Missing Comma Costs Maine Dairy Lots of “Moo-la”

by Stefanie M. Renaud

Last week the First Circuit Court of Appeals handed down a 29-page decision best described as a grammar nerd’s dream, and this grammar lesson didn’t come cheap: it may end up costing Oakhurst Dairy of Portland, ME nearly $10 million.  In 2014, Oakhurst’s delivery drivers filed a class action suit, alleging that they were owed nearly four years of overtime wages.

At the center of the case?  A single exemption from the Maine Overtime Act – Section F – which exempts employees engaged in: “The canning, processing, preserving, freezing, drying, marketing, storing, packing for shipment or distribution of:

(1) Agricultural produce;

(2) Meat and fish products; and

(3) Perishable foods.”

Readers who, like the author, are fans of the Oxford, or serial, comma, may have noticed that a potentially crucial comma is missing between “shipment” and “or.”  Without the clarifying Oxford comma, the law is ambiguous, leaving itself open to two interpretations: (1) only employees engaged in “packing for shipment or distribution” are excluded, or (2) employees engaged in “packing for shipment,” and employees engaged in “distribution” are both excluded.  Obviously, Oakhurst argued that the court should follow latter interpretation, while the drivers argued for the former.

After reviewing the text of the law, the legislative history, and the law’s purpose, the court was unable to resolve the ambiguity for either party.  The court then turned to the Overtime Act’s “broad remedial purpose” which directs that the Act should be construed to further its beneficial purpose.  Concluding that this purpose was better served by a narrower reading of the statute, the court held that the employees had won the day: delivery drivers were not exempt from the law’s overtime provisions.  The case was returned to the lower court for further deliberation, and liability has not yet been determined.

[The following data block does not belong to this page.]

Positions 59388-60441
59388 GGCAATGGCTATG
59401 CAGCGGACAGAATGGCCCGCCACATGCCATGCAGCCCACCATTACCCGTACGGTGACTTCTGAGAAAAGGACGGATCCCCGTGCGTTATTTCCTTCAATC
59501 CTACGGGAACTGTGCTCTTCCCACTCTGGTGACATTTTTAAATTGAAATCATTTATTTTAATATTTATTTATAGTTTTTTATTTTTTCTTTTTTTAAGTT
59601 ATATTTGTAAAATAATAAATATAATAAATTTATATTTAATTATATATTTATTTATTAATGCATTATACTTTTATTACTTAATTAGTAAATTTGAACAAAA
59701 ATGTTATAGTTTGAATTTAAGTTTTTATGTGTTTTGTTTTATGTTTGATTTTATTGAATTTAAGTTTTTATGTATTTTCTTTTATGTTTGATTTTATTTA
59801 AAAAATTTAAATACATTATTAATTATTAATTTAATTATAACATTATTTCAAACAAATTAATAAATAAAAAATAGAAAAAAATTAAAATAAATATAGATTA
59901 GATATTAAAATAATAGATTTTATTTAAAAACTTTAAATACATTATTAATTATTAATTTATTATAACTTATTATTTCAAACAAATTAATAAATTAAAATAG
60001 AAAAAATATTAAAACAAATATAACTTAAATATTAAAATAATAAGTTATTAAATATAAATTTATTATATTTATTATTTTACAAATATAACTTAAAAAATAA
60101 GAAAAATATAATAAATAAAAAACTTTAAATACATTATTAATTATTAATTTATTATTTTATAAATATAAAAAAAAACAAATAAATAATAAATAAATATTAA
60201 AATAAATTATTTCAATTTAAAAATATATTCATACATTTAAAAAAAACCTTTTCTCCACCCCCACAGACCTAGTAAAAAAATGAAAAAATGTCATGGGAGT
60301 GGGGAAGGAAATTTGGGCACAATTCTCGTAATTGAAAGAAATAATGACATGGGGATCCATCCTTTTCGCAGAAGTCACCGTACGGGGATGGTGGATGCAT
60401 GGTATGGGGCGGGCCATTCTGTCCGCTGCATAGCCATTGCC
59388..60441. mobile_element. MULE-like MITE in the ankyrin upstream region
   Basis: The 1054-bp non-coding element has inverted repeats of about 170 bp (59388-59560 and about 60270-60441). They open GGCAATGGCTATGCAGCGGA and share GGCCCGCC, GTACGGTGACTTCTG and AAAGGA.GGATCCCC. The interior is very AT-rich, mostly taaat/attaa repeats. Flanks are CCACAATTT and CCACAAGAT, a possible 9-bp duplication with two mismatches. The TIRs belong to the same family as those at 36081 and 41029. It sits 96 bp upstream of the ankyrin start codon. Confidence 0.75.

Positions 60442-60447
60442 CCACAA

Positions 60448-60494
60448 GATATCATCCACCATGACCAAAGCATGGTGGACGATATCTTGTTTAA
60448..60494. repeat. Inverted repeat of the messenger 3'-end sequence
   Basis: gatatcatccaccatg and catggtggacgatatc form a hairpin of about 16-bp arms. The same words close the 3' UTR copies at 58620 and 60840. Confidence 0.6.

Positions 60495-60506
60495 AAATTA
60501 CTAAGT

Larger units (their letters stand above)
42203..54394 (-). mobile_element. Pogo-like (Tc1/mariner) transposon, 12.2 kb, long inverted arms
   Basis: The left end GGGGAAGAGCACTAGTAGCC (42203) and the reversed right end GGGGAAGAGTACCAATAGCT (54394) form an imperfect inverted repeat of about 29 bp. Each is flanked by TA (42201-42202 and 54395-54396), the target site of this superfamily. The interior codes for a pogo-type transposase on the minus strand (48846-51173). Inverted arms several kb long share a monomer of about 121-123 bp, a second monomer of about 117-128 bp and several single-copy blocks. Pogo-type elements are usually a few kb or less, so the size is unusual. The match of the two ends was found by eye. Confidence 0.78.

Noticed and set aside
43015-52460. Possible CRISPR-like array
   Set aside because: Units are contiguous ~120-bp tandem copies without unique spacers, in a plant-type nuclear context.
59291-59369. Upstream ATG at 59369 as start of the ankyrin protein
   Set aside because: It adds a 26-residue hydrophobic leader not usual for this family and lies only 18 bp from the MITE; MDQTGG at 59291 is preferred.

Although this case involves the wording of a law, over which employers have no control, employers can take a lesson from this example to understand the importance of ensuring that all employment-related documents are carefully drafted and reviewed by counsel. Although attorney suggestions, particularly with respect to grammar choices, may seem overly picky, such changes are frequently suggested to eliminate ambiguities and ensure that employers’ documents are interpreted the way the employer intended. By drafting documents as clearly as possible, employers can potentially avoid a “comma-tastrophe” of their own making.

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